A relatively detailed description of the North Carolina system of whaling was written by R. Edward Earll in the early 1880s for a federal document about the nation’s fishing industries. At the beginning of the season the whalers would build a camp on the shore that included huts or shelters from the weather and a “crow’s nest” or other type of lookout station on a hill. The station would be constantly manned. When the lookout spotted a whale, he would signal the camp and men would set out in their row boats in pursuit. Upon catching up with the animal, the men would harpoon it, usually with a wooden weight attached to the harpoon. The whale generally attempted to flee, but the drag from the weight would tire it. When it slowed or turned to fight the boats, a gunner would shoot it. In many cases, the men would initially target a calf, knowing that they were slower than the adults and that its mother would stay behind to help it. Early whalers used lances and harpoons to kill their prey, but the post-Civil War years also saw the use of specially-designed whale guns that shot explosive cartridges filled with a quarter pound of gunpowder. After it was killed, the whale’s carcass would be towed to shore. It was then cut apart and the blubber was processed or “tried out.”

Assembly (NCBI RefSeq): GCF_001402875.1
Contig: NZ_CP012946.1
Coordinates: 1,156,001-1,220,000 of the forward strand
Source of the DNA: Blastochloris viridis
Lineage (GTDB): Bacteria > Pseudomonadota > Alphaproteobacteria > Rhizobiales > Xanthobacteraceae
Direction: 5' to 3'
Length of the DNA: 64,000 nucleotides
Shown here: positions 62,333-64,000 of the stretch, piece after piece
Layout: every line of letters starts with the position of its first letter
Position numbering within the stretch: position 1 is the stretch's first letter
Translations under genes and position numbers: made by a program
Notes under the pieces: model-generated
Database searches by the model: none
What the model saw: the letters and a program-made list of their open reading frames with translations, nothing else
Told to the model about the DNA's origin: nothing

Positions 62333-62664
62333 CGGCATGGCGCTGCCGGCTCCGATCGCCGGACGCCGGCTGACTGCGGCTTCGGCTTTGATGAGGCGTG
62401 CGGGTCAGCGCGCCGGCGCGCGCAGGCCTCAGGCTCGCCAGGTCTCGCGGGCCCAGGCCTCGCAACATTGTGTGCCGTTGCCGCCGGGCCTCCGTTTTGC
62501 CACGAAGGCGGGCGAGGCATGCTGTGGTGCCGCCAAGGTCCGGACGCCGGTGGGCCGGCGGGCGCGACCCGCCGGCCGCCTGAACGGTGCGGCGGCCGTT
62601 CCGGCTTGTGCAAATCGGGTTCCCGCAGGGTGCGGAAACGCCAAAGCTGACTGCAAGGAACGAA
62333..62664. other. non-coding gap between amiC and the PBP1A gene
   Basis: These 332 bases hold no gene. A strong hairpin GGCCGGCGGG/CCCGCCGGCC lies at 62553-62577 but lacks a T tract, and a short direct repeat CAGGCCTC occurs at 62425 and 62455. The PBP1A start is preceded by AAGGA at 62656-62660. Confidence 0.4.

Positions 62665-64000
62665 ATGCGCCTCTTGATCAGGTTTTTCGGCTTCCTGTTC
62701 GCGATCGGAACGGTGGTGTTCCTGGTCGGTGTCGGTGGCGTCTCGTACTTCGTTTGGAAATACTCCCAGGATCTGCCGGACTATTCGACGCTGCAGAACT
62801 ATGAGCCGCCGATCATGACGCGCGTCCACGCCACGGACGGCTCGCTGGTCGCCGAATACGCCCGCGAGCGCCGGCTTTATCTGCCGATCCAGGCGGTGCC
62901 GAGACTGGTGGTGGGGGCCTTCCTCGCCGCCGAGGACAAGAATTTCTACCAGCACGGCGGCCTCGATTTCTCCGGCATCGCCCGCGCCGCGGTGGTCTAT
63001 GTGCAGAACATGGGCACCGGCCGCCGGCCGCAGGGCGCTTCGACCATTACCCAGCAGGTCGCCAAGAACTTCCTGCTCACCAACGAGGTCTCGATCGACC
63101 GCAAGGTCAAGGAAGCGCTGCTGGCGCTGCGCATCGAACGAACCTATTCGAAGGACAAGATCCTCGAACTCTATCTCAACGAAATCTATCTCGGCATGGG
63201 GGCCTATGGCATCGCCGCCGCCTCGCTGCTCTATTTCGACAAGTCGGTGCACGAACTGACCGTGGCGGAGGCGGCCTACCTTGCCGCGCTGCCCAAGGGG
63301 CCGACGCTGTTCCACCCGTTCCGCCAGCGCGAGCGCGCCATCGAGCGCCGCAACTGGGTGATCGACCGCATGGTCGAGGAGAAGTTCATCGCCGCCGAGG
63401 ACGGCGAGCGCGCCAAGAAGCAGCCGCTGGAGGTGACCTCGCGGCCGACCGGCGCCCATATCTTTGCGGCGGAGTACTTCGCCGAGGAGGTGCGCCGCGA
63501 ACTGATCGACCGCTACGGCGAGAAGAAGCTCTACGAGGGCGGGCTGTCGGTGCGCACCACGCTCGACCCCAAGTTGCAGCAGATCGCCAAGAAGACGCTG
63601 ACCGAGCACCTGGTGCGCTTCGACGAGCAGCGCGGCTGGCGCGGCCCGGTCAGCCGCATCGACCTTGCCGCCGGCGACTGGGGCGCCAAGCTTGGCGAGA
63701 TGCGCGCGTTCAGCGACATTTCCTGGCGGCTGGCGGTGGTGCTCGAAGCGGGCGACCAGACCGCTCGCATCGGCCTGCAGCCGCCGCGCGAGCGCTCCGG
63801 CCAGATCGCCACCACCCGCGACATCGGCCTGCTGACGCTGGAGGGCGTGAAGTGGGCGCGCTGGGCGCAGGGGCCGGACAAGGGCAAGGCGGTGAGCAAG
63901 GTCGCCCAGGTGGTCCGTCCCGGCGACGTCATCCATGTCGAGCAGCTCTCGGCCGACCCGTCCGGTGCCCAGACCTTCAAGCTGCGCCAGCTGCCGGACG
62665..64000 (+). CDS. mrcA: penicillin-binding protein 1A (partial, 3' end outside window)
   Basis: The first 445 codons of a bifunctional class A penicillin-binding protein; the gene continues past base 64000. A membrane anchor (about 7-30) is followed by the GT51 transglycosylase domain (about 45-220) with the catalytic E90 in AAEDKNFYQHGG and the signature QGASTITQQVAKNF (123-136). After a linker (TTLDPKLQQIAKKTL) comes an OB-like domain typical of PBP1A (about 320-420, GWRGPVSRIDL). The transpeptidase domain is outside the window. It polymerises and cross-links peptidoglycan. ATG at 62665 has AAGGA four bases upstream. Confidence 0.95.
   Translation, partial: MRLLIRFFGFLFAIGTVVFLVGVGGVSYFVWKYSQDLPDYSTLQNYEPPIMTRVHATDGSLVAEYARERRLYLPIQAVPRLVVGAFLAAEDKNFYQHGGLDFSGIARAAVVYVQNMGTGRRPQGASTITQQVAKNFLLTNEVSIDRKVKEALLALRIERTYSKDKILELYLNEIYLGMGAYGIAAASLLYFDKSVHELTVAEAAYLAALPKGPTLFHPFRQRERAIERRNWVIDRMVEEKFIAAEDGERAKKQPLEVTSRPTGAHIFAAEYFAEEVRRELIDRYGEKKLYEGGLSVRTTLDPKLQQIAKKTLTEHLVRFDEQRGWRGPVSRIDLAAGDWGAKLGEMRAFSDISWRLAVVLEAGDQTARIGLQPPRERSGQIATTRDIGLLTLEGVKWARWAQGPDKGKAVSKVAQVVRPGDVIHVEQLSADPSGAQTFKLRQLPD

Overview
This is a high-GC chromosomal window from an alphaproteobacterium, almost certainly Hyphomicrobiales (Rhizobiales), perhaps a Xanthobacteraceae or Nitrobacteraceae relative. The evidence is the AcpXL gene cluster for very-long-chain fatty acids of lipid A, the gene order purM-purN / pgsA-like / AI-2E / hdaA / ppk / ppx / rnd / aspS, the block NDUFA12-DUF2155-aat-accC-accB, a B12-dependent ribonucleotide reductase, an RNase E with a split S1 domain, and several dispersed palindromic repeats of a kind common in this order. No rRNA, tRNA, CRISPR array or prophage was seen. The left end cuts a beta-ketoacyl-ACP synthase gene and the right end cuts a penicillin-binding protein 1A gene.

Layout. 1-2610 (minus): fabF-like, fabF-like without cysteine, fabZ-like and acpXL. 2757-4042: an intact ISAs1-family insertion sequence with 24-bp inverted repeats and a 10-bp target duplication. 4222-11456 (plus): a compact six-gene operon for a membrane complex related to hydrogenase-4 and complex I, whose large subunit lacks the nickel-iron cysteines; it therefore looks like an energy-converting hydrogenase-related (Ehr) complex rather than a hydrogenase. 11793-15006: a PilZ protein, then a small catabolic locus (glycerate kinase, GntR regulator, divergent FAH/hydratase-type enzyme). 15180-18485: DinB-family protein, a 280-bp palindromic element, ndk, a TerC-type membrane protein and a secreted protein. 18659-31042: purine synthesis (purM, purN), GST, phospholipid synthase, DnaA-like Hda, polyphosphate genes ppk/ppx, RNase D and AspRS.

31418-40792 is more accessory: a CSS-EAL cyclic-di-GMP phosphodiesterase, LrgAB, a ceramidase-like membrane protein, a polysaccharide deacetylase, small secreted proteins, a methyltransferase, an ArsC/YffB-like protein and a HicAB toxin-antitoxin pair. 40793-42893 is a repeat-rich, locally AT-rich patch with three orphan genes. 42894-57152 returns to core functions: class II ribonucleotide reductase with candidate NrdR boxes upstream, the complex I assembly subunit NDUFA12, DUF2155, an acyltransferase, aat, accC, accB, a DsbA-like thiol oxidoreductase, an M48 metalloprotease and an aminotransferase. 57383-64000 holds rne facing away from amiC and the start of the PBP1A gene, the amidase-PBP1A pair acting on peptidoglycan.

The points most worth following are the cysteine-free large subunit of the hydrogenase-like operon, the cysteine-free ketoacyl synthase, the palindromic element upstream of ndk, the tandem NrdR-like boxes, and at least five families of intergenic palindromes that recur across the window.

There were generally two types of whales targeted by North Carolina crews: right whales—so-called because they were considered the “right” type of whales to hunt—and sperm whales. Both types yielded blubber, as well as fat from tongue, tail, skin, and flukes. These portions of the whale were processed into oil used as a fuel and a lubricant. The flexible baleens of right whales (which they used to filter food from the water) were utilized in a wide variety of products, including women’s corsets and umbrella ribs. Sperm whales produced two unique and very expensive materials. From their heads, whalers collected a very high quality wax/oil called spermaceti which was used in high-quality candles. In their digestive systems sperm whales created ambergris, a natural by-product that was used as a fragrance and fixative in perfumes. After the harvest of these parts, the bulk of the whale was discarded.